Other key indicators are:
• The many varied, focused interactions which children have with their educators and the amount of attention they receive due to small group size.
• Children having stable secure attachments with their educators or teachers due to primary care and small group size (particularly important for children aged less than 3 years).
• Educators and children being constructively engaged in meaningful experiences within the home setting and the local community.
• Children being encouraged to initiate, participate in meaningful activities, and explore, and teachers/educators who support and scaffold learning with intentionality.
• Trusting relationships, support for parents, clear communication and information sharing regarding children's progress.
• Languages, cultural practices and heritages being respected and valued.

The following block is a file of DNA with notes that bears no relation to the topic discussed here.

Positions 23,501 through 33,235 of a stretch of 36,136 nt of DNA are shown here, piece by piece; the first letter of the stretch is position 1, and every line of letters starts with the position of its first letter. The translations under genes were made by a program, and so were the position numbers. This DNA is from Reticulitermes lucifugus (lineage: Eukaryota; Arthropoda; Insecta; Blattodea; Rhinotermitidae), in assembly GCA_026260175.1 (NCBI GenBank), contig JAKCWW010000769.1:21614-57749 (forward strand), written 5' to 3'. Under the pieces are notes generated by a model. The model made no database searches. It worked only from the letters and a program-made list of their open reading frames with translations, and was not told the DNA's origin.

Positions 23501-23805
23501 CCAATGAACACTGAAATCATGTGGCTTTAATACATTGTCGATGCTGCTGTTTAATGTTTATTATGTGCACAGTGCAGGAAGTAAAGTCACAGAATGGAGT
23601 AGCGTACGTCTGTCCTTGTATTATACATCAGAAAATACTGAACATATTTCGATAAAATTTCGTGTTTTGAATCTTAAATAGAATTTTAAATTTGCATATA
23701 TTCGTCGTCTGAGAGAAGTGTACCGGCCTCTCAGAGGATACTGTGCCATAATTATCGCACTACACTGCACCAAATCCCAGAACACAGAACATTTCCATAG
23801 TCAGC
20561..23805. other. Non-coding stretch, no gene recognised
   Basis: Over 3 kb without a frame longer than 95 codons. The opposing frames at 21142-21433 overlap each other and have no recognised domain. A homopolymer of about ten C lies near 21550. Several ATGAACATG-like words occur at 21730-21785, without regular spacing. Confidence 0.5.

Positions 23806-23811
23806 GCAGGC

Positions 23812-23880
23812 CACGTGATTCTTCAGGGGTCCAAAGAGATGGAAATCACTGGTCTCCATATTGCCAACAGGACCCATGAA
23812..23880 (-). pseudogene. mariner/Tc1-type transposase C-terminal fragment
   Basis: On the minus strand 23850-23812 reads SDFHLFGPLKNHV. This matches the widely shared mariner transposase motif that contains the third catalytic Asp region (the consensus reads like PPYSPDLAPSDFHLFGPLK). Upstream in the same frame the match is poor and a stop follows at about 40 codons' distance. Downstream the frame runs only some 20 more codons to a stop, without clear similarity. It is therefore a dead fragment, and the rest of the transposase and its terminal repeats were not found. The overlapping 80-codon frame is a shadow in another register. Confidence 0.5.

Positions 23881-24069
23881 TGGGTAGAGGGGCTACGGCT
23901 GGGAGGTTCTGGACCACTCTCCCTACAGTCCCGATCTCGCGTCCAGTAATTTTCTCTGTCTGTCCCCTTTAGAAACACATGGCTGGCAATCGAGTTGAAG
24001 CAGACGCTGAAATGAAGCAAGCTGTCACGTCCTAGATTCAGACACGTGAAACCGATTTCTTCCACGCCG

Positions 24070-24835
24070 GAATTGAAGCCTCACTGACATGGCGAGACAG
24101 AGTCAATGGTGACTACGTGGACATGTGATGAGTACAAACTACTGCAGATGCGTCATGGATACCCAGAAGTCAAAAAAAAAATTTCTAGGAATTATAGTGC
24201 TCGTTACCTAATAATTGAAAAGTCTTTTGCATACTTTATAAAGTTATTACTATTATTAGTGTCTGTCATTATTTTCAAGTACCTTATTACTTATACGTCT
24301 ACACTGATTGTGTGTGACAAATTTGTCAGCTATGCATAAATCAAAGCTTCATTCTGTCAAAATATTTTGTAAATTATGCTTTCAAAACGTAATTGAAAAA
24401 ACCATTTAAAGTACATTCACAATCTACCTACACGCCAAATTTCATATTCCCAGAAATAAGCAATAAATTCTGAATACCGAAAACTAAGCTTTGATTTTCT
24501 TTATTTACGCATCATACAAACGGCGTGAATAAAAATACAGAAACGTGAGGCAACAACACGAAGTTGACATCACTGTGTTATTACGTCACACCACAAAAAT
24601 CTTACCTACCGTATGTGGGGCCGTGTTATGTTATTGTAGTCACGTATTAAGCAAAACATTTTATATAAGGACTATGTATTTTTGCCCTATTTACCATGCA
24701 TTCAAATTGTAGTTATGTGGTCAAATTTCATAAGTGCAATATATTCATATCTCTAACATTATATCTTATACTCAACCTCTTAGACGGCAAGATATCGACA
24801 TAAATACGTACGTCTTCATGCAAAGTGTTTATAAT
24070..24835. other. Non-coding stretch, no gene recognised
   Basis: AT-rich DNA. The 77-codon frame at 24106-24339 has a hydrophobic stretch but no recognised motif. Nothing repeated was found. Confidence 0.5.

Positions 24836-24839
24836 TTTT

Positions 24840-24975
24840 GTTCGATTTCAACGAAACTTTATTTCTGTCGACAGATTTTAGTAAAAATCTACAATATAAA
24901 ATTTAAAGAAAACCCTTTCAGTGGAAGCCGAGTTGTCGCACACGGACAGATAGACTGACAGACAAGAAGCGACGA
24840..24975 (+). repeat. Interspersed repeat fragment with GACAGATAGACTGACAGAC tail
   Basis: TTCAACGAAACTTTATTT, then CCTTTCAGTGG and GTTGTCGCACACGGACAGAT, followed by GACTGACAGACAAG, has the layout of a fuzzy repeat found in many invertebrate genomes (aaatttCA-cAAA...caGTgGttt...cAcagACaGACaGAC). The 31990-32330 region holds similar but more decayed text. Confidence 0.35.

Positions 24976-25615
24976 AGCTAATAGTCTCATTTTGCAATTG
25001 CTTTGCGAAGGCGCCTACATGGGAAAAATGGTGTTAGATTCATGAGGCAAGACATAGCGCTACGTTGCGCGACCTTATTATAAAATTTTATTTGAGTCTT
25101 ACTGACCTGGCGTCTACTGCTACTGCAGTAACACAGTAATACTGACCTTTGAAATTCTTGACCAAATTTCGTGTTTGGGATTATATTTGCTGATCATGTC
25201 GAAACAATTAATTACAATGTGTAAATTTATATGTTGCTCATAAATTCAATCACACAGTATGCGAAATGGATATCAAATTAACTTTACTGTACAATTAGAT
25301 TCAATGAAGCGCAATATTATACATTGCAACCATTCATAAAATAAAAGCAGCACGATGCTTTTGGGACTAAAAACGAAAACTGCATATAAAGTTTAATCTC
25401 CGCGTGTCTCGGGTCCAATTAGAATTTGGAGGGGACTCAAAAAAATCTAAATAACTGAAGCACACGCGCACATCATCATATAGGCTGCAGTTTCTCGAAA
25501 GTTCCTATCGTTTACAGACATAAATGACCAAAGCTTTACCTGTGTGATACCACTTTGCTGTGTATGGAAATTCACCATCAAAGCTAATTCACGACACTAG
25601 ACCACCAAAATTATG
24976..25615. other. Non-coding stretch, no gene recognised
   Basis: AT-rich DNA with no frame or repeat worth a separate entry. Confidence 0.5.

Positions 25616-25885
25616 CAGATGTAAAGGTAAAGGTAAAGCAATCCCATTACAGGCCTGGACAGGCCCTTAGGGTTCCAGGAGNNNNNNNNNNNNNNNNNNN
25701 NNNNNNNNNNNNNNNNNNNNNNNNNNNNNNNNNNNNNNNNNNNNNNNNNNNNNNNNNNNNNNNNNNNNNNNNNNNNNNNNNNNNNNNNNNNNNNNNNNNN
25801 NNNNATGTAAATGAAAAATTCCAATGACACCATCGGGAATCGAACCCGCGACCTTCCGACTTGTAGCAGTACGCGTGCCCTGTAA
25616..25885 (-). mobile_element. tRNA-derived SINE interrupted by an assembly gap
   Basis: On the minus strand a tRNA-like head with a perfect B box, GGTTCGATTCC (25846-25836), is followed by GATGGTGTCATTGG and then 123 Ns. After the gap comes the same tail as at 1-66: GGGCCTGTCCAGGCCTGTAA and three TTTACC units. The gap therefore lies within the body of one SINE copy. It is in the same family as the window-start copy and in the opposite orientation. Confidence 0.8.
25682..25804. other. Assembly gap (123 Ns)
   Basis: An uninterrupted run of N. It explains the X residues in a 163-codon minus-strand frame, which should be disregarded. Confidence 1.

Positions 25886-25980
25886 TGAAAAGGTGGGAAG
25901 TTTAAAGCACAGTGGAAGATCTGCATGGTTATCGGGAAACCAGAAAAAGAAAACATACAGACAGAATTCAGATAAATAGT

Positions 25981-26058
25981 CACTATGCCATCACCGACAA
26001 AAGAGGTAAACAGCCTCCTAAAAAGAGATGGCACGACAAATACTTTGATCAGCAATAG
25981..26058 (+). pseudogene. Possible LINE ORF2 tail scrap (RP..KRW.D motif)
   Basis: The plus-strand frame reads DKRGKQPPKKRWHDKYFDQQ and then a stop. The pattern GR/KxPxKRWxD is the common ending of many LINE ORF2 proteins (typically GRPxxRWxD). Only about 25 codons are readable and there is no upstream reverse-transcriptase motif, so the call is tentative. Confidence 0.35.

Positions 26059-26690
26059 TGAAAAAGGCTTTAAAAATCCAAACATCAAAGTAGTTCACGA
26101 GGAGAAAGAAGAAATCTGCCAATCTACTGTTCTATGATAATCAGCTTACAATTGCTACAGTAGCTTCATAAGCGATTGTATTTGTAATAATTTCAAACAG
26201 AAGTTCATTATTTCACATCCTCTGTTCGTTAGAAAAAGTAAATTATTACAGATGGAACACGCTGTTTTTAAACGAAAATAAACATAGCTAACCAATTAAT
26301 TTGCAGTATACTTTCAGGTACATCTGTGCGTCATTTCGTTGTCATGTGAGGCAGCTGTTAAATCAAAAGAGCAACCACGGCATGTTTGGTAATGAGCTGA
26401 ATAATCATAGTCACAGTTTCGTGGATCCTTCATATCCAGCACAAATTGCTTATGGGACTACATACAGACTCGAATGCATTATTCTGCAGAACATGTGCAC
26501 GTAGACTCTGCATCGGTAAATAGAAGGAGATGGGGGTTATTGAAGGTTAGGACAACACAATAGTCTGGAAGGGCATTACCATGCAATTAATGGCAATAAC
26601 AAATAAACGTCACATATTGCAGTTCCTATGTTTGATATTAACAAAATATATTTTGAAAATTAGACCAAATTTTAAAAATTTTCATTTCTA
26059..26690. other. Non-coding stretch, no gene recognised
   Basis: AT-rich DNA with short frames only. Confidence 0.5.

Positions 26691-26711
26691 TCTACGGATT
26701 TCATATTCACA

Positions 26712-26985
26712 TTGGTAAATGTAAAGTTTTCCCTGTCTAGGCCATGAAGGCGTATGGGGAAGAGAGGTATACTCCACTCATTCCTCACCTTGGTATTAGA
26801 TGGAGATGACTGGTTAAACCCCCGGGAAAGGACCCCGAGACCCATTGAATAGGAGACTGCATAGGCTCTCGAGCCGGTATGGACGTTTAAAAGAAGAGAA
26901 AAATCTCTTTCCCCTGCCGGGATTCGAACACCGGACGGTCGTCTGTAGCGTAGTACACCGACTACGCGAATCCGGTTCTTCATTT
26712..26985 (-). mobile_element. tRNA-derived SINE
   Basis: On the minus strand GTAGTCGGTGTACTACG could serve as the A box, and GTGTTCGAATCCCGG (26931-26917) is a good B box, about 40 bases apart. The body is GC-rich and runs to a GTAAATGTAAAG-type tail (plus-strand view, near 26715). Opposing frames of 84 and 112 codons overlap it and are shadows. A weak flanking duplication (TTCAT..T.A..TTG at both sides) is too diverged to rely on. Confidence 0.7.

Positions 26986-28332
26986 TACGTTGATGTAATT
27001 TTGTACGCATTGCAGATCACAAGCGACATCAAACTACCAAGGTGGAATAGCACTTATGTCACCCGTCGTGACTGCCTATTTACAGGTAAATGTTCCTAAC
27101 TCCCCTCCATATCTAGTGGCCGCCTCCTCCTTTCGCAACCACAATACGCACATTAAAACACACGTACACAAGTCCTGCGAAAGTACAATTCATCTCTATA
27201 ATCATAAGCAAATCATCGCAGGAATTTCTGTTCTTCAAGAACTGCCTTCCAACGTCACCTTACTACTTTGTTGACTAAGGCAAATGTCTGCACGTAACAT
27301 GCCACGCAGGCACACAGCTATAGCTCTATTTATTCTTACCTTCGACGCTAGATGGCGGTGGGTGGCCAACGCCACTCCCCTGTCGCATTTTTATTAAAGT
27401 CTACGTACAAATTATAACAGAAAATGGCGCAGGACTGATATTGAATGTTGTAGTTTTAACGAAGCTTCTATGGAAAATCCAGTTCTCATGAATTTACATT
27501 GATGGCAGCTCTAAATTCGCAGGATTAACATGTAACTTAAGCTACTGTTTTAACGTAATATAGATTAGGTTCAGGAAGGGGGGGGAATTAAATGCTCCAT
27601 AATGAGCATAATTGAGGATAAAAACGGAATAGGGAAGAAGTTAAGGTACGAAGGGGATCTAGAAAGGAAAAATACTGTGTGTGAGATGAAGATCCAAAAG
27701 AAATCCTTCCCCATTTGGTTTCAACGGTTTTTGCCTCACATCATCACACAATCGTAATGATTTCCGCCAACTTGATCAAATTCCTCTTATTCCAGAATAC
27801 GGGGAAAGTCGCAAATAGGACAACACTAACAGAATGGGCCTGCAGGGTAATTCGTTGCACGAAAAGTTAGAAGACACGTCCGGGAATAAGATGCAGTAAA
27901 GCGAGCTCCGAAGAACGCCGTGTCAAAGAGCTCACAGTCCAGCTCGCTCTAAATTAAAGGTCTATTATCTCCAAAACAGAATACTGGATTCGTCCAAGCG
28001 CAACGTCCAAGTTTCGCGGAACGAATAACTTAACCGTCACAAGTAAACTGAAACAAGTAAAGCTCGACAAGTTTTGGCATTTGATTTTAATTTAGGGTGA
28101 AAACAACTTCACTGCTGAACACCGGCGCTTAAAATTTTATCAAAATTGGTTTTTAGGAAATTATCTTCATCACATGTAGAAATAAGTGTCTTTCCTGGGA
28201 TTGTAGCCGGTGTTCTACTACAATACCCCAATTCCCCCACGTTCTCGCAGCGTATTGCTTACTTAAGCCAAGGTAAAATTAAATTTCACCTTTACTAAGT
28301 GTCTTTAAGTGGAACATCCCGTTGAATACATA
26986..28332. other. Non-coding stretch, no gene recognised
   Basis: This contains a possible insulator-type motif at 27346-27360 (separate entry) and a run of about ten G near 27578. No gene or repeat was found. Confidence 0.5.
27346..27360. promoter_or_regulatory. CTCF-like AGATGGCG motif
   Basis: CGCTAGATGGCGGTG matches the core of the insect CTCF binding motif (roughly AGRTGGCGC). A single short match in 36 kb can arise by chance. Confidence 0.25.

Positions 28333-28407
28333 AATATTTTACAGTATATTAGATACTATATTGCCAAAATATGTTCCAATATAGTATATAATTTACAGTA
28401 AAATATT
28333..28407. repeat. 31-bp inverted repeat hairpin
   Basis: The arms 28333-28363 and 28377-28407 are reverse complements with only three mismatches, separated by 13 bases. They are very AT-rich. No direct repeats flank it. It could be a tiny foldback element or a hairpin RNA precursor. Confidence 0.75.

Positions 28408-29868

• Creating a service culture that supports and encourages professional practice, learning, training, qualifications, review and reflective practice.
• Group size directly contributing to less risk to children's health particularly under twos with underdeveloped immune systems.

The NZHECEA represents the views of its membership who are committed to improving educational outcomes for all children. “We are aware that some current home-based services [who are not members] may prefer to just provide care for families. Any recommendation to improve information to parents to enable them to make informed choices regarding the quality of options in early childhood is seen as a positive step forward”, says Ms Stovold

Further information about the NZHECEA may be found on their website